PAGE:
Creative writing courses


English 225/3 A: Introductory Creative Writing: Poetry

Fall 2022/Winter 2023
Instructor: Alexei Perry Cox
Monday and Wednesday: 11:45-13:00

This workshop is built around developing (via close reading) the art and act of recognition in relation to the reading and writing of verse. We will expand and nurture a lexicon for examining, complicating, and thinking about how poems work and thrive, not only as crafted objects, but also in relation to the contexts they seek to explore and the questions and issues they raise. Our main task is to learn how to recognize a poem’s unique goals and ambitions, and then cater our critique according to those objectives, becoming both better readers and writers en route. In this way, there are no overarching rules that can apply to any specific poem, but rather, each piece will receive idiosyncratic responses in relation to its aspirations. Equally, this class places heavy emphasis on the development of your individual practice and methods as an artist, which will help lay the vital foundation for a long-sustained, and enriching life of writing and thinking on poetry

English 225/3 B: Introductory Creative Writing: Poetry

Fall 2022/Winter 2023
Instructor: Alexandra Pasian
Tuesday and Thursday: 1:15-2:30

The main focus of this course is to encourage workshop participants to engage with poetic traditions and consider how they craft their work. While autobiography can be an important part of a writer’s trajectory, this course is intended to allow students to write into the larger world. To that effect, we will be reading and responding to work by such poets as Danez Smith, Gwendolyn Brooks, Mary Ruefle, Cameron Awkward-Rich, Layli Long Soldier, Franny Choi, Paul Tran, Hannah Emmerson, Kaveh Akbar, and others. We will be focusing on poetic technique and expanding our understanding of poetry. In addition, we will also spend class time engaging in writing exercises as well as discussions about developing our community. Evaluation will be based on reading responses, presentations, and two portfolios of work.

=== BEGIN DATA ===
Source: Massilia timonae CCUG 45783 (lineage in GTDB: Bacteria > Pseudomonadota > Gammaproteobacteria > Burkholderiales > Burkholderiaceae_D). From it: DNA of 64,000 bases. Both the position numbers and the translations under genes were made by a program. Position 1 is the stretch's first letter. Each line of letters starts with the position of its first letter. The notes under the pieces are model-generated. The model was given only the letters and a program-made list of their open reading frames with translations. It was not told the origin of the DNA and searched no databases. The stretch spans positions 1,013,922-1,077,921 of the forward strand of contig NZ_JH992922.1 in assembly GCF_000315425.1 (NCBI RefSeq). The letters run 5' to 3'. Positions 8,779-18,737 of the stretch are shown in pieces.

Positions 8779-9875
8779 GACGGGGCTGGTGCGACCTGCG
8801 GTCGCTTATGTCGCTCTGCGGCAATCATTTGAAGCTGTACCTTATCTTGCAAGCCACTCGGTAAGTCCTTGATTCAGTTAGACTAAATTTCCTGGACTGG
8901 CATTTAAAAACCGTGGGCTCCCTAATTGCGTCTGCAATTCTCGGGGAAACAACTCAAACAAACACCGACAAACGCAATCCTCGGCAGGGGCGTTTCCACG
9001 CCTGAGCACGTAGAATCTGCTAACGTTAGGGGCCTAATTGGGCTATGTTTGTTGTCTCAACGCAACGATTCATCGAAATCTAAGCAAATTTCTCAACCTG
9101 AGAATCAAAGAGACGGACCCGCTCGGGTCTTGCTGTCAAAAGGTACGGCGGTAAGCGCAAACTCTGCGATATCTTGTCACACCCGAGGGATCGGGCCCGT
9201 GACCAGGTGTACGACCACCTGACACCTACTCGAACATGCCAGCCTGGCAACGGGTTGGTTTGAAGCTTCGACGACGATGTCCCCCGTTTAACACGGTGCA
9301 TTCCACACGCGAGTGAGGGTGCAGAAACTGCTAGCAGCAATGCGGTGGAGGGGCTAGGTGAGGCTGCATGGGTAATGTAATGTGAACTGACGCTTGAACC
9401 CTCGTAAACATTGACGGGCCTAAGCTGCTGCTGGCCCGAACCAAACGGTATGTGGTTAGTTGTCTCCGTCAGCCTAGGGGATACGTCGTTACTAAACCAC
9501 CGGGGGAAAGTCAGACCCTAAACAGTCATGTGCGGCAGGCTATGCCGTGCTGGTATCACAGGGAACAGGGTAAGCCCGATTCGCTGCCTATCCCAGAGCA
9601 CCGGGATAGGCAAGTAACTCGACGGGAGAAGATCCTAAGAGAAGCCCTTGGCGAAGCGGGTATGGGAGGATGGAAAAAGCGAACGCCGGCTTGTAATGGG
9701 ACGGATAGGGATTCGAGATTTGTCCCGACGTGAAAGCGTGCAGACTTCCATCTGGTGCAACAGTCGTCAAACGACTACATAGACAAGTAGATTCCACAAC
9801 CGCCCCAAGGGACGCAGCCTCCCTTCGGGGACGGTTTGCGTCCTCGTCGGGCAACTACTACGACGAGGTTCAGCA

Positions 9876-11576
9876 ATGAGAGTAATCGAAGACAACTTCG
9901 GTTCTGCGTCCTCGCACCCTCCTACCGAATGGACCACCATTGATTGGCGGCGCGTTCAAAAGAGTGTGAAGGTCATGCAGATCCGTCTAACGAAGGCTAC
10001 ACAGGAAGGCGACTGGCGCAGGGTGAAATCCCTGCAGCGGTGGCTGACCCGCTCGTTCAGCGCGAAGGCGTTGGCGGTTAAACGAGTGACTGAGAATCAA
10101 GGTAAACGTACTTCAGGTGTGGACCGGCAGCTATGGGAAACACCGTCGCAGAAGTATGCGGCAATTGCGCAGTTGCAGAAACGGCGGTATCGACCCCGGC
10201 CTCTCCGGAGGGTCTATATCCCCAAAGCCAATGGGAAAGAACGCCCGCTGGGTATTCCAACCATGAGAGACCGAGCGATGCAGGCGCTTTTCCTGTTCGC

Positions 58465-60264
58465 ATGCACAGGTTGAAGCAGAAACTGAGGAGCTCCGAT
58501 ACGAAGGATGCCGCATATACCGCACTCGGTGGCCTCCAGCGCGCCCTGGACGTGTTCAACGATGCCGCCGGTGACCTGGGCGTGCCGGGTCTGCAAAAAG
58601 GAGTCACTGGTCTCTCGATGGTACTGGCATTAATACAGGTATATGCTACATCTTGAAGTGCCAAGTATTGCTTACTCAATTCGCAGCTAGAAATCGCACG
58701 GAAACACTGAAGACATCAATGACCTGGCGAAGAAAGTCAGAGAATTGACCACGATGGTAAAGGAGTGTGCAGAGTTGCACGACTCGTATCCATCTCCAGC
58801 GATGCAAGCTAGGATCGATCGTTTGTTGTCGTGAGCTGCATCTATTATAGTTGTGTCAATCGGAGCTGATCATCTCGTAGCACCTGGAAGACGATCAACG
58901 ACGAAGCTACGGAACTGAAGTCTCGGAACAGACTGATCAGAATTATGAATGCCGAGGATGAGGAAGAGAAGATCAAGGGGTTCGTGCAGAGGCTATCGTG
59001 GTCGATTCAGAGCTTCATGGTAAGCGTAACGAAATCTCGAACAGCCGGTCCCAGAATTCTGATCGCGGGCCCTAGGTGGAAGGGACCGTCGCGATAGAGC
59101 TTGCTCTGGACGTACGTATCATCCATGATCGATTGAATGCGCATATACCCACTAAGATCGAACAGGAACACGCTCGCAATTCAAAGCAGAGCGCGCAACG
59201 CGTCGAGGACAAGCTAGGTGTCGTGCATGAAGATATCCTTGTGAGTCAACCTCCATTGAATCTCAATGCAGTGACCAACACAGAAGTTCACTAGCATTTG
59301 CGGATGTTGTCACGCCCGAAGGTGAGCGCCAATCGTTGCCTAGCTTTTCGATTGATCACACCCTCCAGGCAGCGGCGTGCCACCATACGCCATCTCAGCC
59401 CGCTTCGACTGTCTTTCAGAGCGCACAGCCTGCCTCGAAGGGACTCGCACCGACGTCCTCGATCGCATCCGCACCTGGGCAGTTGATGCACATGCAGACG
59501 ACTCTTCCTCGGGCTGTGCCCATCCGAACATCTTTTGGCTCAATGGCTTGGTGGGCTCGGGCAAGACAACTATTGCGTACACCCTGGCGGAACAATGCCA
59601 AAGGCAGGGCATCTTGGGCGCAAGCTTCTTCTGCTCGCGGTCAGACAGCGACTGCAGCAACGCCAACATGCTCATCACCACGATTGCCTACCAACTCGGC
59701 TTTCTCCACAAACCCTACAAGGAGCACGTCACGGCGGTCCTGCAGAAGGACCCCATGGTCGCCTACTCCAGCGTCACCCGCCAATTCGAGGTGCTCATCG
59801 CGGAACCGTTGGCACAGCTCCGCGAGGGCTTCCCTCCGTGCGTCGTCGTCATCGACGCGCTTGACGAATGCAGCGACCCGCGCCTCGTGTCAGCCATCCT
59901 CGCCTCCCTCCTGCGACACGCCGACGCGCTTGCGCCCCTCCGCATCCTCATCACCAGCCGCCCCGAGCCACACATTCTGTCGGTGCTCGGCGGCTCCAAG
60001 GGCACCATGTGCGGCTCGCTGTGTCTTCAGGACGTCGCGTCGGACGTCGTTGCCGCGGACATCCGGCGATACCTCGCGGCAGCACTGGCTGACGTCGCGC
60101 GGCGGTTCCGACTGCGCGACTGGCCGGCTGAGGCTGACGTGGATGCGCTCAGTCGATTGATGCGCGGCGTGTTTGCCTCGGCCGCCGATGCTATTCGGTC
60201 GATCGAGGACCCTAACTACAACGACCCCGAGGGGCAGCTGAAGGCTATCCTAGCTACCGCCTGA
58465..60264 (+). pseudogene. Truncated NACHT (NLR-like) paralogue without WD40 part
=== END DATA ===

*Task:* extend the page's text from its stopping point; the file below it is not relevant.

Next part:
English 226 A: Creative Writing: Introductory Fiction Workshop

Fall 2022/Winter 2023
Instructor: Mikhail Iossel
Mondays 2:45 – 5:30 pm

This seminar will be divided into two parts: during the first semester, in parallel with reading and analyzing many broadly representative short stories by a variety of international authors, we will be concentrating on the very nature and essence of prose writing, its main objectives, methods and techniques. Beginning with the second semester, the class will start discussing and analyzing the students’ own stories, following the typical writing workshop model (participants present their original work, which subsequently gets analyzed and critiqued by the group, led by instructor). 

The seminar’s primary objectives will consist of helping the students understand the difference between the different genres and modes of prose writing, become familiar with the various approaches to the craft of writing and its essential techniques.

English 226-AA: Creative Writing: Introductory Fiction Workshop

Fall 2022/Winter 2023
Instructor: Josip Novakovich
Tuesdays 6-8:15 

An introduction to writing fiction. The first half of the course covers the elements of fiction and writing techniques exemplified in published stories. You will be introduced to the range of possibilities in fiction: short story (various lengths, micro, short, long), novel (chapters), cross-genre (prose-poem), true story (memoir or journalism), and different genres (fantasy, crime, sci-fi, literary, etc.). We will do a variety of exercises and assignments based on these texts in preparation for the second half of the course to be conducted mainly as a writing workshop, with participants presenting their original work for class discussion and feedback, with advice for further development and revision. You will gain a sense of what works in your prose as well as in the prose of your peers, developing not only writing skills but also editorial skills, which are essential for revising and improving works in progress.

English 226 B: Introductory Creative Writing: Fiction

Fall 2022/Winter 2023
Instructor: Dimitri Nasrallah
Tuesday and Thursday: 10:15-11:30

This course introduces aspiring writers of fiction to the core techniques and devices useful to writing successful short stories. The short story is a microcosm of technical skill that has evolved through the diligence and talent of writers working across centuries. In this course we will learn that new writers do not work in a vacuum; rather, they work with or against the skills, insights, and discoveries of those writers who came before them.